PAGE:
So, go out there, defeat a few "moderate" Republicans, even if it puts a more liberal Democrat in office. Teach 'em a lesson and maybe they'll learn for the future.

Birthday Quote
Which person celebrating a birthday today said the following:
The less the better. As far as your personal goals are and what you actually want to do with your life, it should never have to do with the government. You should never depend on the government for your retirement, your financial security, for anything. If you do, you're screwed.
Hint: People tell me I look a lot like him.

Answer in link above.

No. No. No.
Bad idea; Michael McDonald recording an album of 60s Motown songs.
Worse idea: Using them in commercials.
Worst idea: Playing them during (what seems like) every commercial break during Sportscenter.

They get stuck in your head and won't go away.

Monday, May 22, 2006

Delaware 2006: The Delaware GOP's 2006 Comeback
DelaThought posts a great analysis of the various open and hotly contested seats around the state in this year's election. Check it out.

The New Yorker: PRINTABLES
IOntersting article on a statsitical analysis of basketball players that argues that Allan Iverson is incredibly overrated. Bill James' influence is clearly spreading beyond baseball.

"Patriotism is as much a virtue as justice, and is as necessary for the support of societies as natural affection is for the support of families." —Benjamin Rush

"The reason this country continues its drift toward socialism and big nanny government is because too many people vote in the expectation of getting something for nothing, not because they have a concern for what is good for the country... If children were forced to learn about the Constitution, about how government works, about how this nation came into being, about taxes and about how government forever threatens the cause of liberty perhaps we wouldn't see so many foolish ideas coming out of the mouths of silly old men." —Lyn Nofziger

"I am trying here to prevent anyone saying the really foolish thing that people often say about Him: 'I'm ready to accept Jesus as a great moral teacher, but I don't accept His claim to be God.' That is one thing we must not say. A man who was merely a man and said the sort of thing Jesus said would not be a great moral teacher. He would either be a lunatic—on a level with the man who says he is a poached egg—or else he would be the Devil of Hell. You must make your choice. Either this man was, and is, the Son of God: or else a madman or something worse. You can shut Him up for a fool, you can spit at Him and kill him as a demon or you can fall at his feet and call Him Lord and God. But let us not come with any patronizing nonsense about His being a great human teacher. He has not left that open to us. He did not intend to." —C.S. Lewis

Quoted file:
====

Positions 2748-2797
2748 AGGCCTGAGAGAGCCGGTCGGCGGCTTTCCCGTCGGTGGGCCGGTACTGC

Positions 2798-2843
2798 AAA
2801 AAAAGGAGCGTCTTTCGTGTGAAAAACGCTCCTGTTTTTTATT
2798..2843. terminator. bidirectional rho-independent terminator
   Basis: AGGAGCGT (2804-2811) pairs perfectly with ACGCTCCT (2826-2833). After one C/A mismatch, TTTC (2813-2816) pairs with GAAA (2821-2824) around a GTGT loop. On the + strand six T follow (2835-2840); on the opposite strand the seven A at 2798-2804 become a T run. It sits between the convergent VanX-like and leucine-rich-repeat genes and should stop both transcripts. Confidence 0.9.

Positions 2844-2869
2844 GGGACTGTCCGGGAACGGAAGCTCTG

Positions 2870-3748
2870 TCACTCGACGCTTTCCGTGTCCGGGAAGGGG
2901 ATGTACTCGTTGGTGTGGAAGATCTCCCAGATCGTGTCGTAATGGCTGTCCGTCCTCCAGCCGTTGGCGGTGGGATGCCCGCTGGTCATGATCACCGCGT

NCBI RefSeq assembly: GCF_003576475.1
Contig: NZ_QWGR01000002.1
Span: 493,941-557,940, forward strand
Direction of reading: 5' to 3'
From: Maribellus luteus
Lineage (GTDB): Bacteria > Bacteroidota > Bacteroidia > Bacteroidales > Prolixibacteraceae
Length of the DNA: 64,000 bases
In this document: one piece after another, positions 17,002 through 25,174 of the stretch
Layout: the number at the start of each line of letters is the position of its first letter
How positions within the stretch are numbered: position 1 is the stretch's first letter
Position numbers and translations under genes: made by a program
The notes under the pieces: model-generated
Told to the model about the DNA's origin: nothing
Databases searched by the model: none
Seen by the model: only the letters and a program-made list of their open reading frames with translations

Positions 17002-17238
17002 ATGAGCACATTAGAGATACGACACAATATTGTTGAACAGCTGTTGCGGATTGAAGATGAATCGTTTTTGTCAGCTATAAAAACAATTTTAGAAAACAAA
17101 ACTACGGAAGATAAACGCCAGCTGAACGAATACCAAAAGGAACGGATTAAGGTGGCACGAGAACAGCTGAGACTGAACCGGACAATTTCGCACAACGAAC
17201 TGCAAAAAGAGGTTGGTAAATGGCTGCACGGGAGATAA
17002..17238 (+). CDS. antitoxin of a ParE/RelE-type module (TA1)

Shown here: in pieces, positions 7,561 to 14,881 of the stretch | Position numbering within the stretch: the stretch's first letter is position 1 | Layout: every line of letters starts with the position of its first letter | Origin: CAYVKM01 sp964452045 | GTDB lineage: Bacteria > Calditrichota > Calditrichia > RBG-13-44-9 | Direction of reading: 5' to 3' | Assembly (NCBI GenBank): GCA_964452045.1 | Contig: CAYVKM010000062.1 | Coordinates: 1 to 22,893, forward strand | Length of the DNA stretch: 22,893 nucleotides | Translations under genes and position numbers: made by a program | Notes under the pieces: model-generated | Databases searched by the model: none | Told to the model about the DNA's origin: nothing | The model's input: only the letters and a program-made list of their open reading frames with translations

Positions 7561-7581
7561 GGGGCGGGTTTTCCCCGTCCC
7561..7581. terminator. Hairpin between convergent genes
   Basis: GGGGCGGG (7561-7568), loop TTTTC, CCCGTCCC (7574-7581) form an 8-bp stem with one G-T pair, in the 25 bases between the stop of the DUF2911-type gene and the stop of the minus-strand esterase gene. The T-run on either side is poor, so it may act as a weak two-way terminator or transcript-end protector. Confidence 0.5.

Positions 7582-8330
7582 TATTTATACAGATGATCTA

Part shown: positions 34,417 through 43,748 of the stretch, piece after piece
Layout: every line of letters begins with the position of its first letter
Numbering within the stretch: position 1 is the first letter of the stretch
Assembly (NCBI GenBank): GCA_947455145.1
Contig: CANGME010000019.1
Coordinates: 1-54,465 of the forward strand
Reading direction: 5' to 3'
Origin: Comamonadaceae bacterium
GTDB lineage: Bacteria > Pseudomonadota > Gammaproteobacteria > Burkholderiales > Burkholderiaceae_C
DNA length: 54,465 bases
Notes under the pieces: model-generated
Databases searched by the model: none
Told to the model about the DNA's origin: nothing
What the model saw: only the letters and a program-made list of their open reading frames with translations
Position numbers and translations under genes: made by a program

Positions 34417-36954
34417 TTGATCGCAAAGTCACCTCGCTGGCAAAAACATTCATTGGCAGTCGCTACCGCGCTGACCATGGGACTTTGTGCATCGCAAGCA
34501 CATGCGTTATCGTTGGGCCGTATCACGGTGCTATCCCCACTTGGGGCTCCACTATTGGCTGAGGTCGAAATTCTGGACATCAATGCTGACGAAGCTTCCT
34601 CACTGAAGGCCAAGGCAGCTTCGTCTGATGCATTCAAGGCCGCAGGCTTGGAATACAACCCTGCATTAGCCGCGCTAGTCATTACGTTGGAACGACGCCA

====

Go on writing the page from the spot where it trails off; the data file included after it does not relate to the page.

"Morale is slipping in Iraq. Fighters are growing doubtful of success. A comprehensive strategy for winning the conflict is nonexistent. Is this an assessment of the U.S. military? No, it is an assessment about the insurgents who oppose the elected Iraqi government. While U.S. opinion polls show a growing number of Americans are pessimistic about the prosecution of the war, documents authored by an al-Qa'ida operative and seized by U.S. soldiers...offer hope to the American side that success may be closer than we think... From comments made by al-Qa'ida leader Osama bin Laden and others, we know the terrorists believe America will give up as it did in Vietnam, Lebanon and Mogadishu when a majority ceases to support an operation. This is the main strategy of the terrorists. The documents not only underscore that strategy, they reveal the terrorists' frustration in their inability to make it work beyond an occasional car bombing, attack on a police station or civilian gathering... These documents ought to encourage not only the U.S. government, but also American public opinion, that the virtues of patience and commitment are likely to achieve the stated objectives of freedom and a self-sustaining Iraqi government." —Cal Thomas